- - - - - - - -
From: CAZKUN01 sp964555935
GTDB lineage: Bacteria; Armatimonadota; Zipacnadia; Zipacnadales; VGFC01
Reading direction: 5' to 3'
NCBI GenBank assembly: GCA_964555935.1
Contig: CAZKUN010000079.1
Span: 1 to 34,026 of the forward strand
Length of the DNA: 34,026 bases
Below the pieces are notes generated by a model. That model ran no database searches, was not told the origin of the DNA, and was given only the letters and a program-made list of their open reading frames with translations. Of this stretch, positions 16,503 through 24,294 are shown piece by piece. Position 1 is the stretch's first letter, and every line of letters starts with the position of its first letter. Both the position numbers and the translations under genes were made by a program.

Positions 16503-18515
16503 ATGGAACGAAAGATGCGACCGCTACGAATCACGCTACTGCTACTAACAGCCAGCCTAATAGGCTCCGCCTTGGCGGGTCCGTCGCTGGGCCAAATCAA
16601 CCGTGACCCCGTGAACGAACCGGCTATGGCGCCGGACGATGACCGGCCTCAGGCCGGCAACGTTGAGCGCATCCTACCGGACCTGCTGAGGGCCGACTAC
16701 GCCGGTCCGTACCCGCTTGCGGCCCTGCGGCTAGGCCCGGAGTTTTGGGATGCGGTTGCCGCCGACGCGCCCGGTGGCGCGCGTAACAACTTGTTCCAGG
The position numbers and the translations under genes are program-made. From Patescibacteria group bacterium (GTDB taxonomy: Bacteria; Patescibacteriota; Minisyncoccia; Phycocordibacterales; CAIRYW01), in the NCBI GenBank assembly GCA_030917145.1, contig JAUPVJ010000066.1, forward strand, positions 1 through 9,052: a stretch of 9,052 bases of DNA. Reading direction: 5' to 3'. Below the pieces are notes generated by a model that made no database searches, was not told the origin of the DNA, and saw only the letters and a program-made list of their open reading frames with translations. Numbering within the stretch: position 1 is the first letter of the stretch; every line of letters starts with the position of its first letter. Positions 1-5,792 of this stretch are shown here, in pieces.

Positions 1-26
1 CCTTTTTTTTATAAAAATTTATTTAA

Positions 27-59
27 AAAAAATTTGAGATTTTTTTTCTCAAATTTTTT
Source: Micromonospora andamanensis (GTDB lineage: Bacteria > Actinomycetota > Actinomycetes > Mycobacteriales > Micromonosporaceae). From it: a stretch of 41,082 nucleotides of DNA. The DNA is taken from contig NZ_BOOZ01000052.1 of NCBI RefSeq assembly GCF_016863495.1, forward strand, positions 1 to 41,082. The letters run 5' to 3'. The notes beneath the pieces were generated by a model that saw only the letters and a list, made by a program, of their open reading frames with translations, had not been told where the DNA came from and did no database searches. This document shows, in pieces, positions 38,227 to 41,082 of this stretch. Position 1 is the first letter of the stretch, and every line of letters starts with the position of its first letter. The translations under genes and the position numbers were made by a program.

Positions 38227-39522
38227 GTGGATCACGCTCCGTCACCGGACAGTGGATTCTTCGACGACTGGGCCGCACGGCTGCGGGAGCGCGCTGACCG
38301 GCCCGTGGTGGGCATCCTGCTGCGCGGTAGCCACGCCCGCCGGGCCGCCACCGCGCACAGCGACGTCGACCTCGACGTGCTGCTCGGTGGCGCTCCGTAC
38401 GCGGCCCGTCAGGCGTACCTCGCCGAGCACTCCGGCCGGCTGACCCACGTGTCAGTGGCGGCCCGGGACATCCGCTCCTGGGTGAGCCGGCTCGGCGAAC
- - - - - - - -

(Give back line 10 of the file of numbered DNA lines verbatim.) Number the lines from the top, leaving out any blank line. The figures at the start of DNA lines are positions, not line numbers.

16503 ATGGAACGAAAGATGCGACCGCTACGAATCACGCTACTGCTACTAACAGCCAGCCTAATAGGCTCCGCCTTGGCGGGTCCGTCGCTGGGCCAAATCAA